When something goes wrong while flying on the Boeing 737, we use the QRH (Quick Reference Handbook). We just have to find out the correct NNC (Non Normal Checklist) and then we just read it and execute it.
For some of these checklists, we have memory items, meaning we have to know by heart some actions.
I have listed 9 memory items:
- Aborted Engine Start
- Airspeed Unreliable
- APU Fire
- Cabin Altitude Warning / Emergency Descent
- Engine Overheat
- Engine Fire, Severe Damage or Separation
- Engine Limit or Surge or Stall
- Loss of Thrust On Both Engines
- Runaway Stabilizer
Loss of Thrust on Both Engines
ENGINE START switches (both).......................................FLT Engine start levers (both)......................................CUTOFF When EGT decreases: Engine start levers (both)............................IDLE detent If EGT reaches 950°C or there is no increase in EGT within 30 seconds: Engine start lever (affected engine)................confirm..................CUTOFF, then IDLE detent If EGT again reaches 950°C or there is no increase in EGT within 30 seconds, repeat as needed.
Apart from an uncontrollable fire, the loss of thrust on both engines or double engine failure is probably the worst scenario a pilot could face. To cope with this kind of situation, even thought this is extremely rare, we need to understand what is associated with a double engine failure so we can react very quickly the day it comes and we don’t expect it (startle effect).
The goal of the checklist is to restart at least one engine but in case we can’t do that, the first thing to do is to turn the aircraft towards a potential airfield where we can land. At the same time, we do the memory items.
What happens when we lose both engine?
When we lose both engines, of course we lose thrust and as a consequence, altitude. After some time the IDGs (Integrated Drive Generators) will disconnect, meaning no more AC power.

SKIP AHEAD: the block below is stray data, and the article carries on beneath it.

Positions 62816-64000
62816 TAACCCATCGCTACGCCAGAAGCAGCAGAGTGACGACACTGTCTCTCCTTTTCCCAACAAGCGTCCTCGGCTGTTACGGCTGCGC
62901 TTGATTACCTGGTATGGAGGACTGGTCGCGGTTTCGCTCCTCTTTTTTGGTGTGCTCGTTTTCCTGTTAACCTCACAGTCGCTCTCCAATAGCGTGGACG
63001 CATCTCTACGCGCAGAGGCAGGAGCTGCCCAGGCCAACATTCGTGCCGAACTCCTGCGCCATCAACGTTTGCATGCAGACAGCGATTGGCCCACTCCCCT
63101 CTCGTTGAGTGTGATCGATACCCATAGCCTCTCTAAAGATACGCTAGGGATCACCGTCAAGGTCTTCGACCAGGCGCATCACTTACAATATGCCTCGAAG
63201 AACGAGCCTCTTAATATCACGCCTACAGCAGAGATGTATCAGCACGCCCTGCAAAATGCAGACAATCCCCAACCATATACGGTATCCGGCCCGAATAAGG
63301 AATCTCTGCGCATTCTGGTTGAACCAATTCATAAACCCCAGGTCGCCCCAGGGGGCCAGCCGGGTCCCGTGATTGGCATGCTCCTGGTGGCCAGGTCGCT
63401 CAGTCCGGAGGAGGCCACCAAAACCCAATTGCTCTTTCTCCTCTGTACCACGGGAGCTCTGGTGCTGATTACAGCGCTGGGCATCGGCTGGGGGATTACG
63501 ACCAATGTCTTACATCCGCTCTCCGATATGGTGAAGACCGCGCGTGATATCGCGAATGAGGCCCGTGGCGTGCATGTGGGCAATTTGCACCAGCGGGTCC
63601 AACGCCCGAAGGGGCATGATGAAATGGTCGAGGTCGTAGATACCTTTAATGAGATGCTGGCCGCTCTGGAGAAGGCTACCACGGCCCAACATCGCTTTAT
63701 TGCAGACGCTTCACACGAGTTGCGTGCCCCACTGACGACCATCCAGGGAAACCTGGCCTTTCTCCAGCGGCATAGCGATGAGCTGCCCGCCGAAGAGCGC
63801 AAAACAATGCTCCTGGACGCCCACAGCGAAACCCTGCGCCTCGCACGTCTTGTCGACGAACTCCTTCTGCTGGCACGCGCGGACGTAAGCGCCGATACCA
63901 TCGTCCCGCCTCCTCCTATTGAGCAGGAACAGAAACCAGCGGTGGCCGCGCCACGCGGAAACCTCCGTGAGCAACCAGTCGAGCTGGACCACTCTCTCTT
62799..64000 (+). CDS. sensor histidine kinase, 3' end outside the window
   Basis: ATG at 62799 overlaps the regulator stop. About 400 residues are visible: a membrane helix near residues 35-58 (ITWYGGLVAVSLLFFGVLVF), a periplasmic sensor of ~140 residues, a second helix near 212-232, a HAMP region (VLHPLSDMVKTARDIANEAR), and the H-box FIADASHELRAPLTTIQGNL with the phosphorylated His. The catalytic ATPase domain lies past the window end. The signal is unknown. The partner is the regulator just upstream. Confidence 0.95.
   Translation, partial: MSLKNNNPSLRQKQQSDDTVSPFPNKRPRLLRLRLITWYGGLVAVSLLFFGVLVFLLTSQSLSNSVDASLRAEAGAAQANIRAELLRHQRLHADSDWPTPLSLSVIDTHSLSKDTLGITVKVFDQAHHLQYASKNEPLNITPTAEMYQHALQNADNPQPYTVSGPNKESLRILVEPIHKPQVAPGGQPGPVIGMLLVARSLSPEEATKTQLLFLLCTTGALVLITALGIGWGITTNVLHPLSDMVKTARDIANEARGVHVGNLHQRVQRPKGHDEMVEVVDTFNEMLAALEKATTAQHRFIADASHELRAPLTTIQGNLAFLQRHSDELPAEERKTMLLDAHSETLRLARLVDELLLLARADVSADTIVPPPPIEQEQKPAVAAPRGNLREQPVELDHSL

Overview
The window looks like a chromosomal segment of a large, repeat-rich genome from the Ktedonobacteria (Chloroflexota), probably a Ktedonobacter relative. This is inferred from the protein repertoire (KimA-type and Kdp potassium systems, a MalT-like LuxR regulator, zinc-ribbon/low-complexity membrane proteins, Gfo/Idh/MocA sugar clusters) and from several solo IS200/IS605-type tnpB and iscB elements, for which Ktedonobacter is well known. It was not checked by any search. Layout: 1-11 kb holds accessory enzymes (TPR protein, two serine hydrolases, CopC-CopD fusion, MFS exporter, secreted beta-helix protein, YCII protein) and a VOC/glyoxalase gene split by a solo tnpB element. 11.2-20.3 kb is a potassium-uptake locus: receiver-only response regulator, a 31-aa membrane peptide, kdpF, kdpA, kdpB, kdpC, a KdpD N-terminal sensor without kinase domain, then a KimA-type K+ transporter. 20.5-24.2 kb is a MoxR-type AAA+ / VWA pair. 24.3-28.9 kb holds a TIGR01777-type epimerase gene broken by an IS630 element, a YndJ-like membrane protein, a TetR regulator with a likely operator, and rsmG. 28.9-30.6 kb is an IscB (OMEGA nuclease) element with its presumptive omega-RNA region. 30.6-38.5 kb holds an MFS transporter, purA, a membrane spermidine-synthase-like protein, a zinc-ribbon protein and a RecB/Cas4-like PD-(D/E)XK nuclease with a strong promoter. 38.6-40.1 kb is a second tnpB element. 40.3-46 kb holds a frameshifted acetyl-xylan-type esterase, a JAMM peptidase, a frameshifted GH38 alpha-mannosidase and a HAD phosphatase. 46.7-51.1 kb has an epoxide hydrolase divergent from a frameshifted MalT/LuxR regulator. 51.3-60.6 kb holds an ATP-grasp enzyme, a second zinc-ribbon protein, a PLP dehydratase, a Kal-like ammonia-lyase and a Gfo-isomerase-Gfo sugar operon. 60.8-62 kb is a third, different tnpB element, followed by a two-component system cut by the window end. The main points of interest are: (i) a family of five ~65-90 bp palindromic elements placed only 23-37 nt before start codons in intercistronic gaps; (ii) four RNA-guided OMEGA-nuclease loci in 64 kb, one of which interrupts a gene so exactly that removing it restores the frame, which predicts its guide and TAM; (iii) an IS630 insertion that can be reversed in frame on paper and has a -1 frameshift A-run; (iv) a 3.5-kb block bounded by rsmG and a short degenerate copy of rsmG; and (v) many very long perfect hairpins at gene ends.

The good reflex here is to start the APU. After it has started, we will get back AC power so electrical equipment back to normal and also EMDP (Electric Motor Driven Pump) but it supplies 6 times less fluid than EDP (Engine Driven Pump). However, the EDP continues to rotate as long as the engine is operating. I believe by operating we can suggest windmilling. How much pressure will be delivered will depend on the speed. More speed, more pressure and vice-versa. This is interesting to know for approach and landing as it will affect the time needed to put the gear down and flaps.
Here is an interesting answer I found on this website: https://aviation.stackexchange.com/questions/42565/does-a-boeing-737-800-have-a-ram-air-turbine-rat
- The B737 flight controls are hydraulically powered.
- There are three hydraulic systems: System A, System B, and Standby. Only one main system (A or B) is required for hydraulically flying the aircraft, during normal operation they are both operational.
- The two main hydraulic systems have an Engine Driven Pump (EDP), which can continue delivering hydraulic pressure when the associated engine is windmilling. All three hydraulic systems are also powered by their own Electric Motor Driven Pump (EMDP).
- In case of dual engine failure the APU can power the electrical systems for the EMDPs, still delivering full hydraulic power.
- If the fuel has run out and the APU cannot operate, two batteries provide at least 60 minutes of backup power for the electrical systems. The EDMPs can be powered in this stage, however they provide a high load.
- If all fuel is gone and the batteries are depleted, the aircraft can be flown by hand, directly overcoming the aeroforces by pulling hard! This is called manual reversion.
- In manual reversion, the aileron trim tabs now function as geared tabs, assisting in overcoming the aeroforces. Elevators will have high aeroforces, high friction forces, and freeplay around centre point. Stabiliser trim wheels provide additional pitch control. The rudder has no manual reversion.
Concerning the pressurization, if for exemple we lose both engines at 41000ft, the cabin is still pressurized cause the engines are windmilling. As we descend, the cabin pressurization needs to be maintained manually and as required. The first officer should be in charge of that while doing the checklist at the same time, so the workload would be very high in this kind of situation.
For a total loss of AC power and let’s say we can’t start the APU, that is what would be available or unavailable:
Note: Flight deck door will automatically unlock.
The 2 batteries provide a minimum of 60 minutes’ standby power. Each start attempt of the APU will decrease this time. (Approx 6min/attemp).
Below is a very good video demonstrating what was said above.